The 61st Calgary Christmas Bird Count will be held on Sunday December 16, 2012.  Phil Cram is organizing it, and as usual he’d like to get as many birders involved as possible.  The goal is to have over 100 people in the field that day, and over 100 watching their feeders.  If you want to participate in the field, contact Phil by email at crampj(at)gmail.com.  If you’d like to take part in the Feederwatch program, email Jean Moore at jmmoore(at)ucalgary.ca or phone (403) 282-4162.

Note that Bird Studies Canada is no longer charging a $5 fee to participate in the field, as they did in the past.

Wood Duck.  Photo by Daniel Arndt, December 11, 2011.

It would great to see new records for participation!  It’s a lot of fun, so sign up now, and pass this message on to anyone you know who might be interested.

Attn Backyard Birdwatchers!

If you feed birds in your yard each winter, why not turn your hobby into research that supports bird conservation? By joining Project FeederWatch and sharing information about which birds visit your feeders between November and April, you can help scientists at Bird Studies Canada and the Cornell Lab of Ornithology track changes in bird numbers and movements.

Project FeederWatch begins on November 10 and runs until early April. Taking part is easy! Just count the numbers and kinds of birds at your feeders, and enter the information on the FeederWatch website (or on printed forms). Last season, 2565 Canadians participated, and another 13,000 people in the United States.

Results from ‘citizen science’ programs like Project FeederWatch help research and conservation organizations monitor long-term population trends and changes. FeederWatch has shown a northward expansion in the ranges of some species like Northern Cardinals and Red-bellied Woodpeckers, probably the result of changing climate and habitats. FeederWatchers have also documented a range-wide decline in Evening Grosbeaks. This species was a common bird at feeders just 25 years ago.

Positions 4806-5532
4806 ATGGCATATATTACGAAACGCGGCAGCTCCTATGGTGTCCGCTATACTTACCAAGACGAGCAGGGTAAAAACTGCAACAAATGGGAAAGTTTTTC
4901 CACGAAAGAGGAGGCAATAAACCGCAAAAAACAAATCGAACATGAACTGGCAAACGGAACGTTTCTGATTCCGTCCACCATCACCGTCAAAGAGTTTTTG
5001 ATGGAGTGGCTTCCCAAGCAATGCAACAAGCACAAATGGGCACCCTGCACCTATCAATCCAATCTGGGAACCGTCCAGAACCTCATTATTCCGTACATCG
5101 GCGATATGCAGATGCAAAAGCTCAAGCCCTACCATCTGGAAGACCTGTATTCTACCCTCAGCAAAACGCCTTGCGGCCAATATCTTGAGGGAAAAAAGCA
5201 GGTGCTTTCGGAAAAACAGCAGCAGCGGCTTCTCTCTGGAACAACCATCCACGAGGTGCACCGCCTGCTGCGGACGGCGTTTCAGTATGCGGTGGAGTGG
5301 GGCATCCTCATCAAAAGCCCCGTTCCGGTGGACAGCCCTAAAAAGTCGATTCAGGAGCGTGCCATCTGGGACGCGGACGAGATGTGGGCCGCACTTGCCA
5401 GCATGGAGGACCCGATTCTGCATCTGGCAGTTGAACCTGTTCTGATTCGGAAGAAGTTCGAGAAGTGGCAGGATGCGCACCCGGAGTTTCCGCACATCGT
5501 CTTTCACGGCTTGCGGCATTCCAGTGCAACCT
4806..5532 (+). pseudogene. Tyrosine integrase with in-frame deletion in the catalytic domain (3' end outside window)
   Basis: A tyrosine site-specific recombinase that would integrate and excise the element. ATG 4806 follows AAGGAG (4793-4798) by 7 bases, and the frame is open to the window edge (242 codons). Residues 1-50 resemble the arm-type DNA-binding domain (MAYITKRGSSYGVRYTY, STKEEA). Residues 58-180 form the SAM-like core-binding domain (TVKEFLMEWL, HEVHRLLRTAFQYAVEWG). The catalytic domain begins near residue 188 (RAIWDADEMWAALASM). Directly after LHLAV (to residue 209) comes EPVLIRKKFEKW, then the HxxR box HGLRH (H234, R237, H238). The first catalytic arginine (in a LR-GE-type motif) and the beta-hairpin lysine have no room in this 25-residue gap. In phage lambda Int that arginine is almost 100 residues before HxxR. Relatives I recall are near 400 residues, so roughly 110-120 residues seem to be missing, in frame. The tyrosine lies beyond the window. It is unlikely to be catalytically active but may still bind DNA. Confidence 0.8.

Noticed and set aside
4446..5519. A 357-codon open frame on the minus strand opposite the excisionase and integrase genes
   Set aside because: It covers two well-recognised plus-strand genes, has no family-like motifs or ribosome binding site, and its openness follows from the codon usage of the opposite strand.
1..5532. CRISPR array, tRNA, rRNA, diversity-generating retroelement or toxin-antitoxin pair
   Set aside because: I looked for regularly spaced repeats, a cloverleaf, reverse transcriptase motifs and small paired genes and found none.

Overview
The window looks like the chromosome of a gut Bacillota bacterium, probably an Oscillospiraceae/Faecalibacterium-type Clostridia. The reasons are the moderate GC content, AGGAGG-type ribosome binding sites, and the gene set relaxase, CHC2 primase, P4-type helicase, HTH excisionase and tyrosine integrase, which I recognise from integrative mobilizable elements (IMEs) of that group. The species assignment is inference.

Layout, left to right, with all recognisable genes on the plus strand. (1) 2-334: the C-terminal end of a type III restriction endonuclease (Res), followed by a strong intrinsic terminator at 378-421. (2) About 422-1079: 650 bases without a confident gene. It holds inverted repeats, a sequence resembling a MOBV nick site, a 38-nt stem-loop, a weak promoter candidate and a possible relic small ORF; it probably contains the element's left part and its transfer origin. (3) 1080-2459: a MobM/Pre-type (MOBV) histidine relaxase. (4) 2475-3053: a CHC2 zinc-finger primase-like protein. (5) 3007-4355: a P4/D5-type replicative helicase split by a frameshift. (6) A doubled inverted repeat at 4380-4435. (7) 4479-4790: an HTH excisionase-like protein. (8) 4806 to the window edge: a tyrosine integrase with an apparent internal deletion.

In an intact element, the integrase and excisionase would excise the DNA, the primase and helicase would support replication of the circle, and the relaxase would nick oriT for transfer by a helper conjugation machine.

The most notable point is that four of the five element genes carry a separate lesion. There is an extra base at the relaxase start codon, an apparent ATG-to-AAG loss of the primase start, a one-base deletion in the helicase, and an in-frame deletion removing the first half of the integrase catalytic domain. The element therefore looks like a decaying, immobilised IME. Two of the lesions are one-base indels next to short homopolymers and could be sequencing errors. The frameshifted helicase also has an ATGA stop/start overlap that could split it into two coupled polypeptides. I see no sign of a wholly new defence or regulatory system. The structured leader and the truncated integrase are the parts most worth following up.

FeederWatch has also tracked the seasonal movements of irruptive species, and recorded the spread of avian illnesses. In 2011-12, Canada experienced a mild winter, with very little snow cover in much of the country. As a result, birds had access to lots of natural foods, which was a factor in fewer birds being seen at feeders.

After 25 years of Project FeederWatch as a North America-wide program, we know the patterns of fluctuations. Many ‘irruptive’ birds such as winter finches (e.g., Common Redpolls, Pine Siskins, and Pine Grosbeaks) tend to move out of their normal ranges at regular intervals. They feed largely on tree seeds. When their food in northern and mountainous areas is in short supply, they move into southern and lowland areas, and descend on feeders.

Join Project FeederWatch

The $35 Project FeederWatch enrollment fee includes a Bird Studies Canada membership and four issues of BirdWatch Canada magazine. You will also receive educational materials, including: a large full-colour poster of common feeder birds; a bird calendar; a comprehensive instruction and data booklet; a useful bird-feeding handbook; the latest FeederWatch results; articles on bird behaviour; answers to your bird questions, and more!

Bird Studies Canada (www.birdscanada.org) is dedicated to advancing the understanding, appreciation, and conservation of wild birds and their habitats. BSC is Canada’s national body for bird research and conservation, and is a non-governmental charitable organization.

There are four ways to register for Project FeederWatch in Canada:

Visit the “Explore Data” section of the FeederWatch website at http://watch.birds.cornell.edu/PFW/ExploreData to find the top 25 birds reported in your region and bird summaries by state or province.

For further information contact Kerrie Wilcox, Bird Studies Canada, (519) 586-3531 ext. 134kwilcox@birdscanada.org

Posted by Pat Bumstead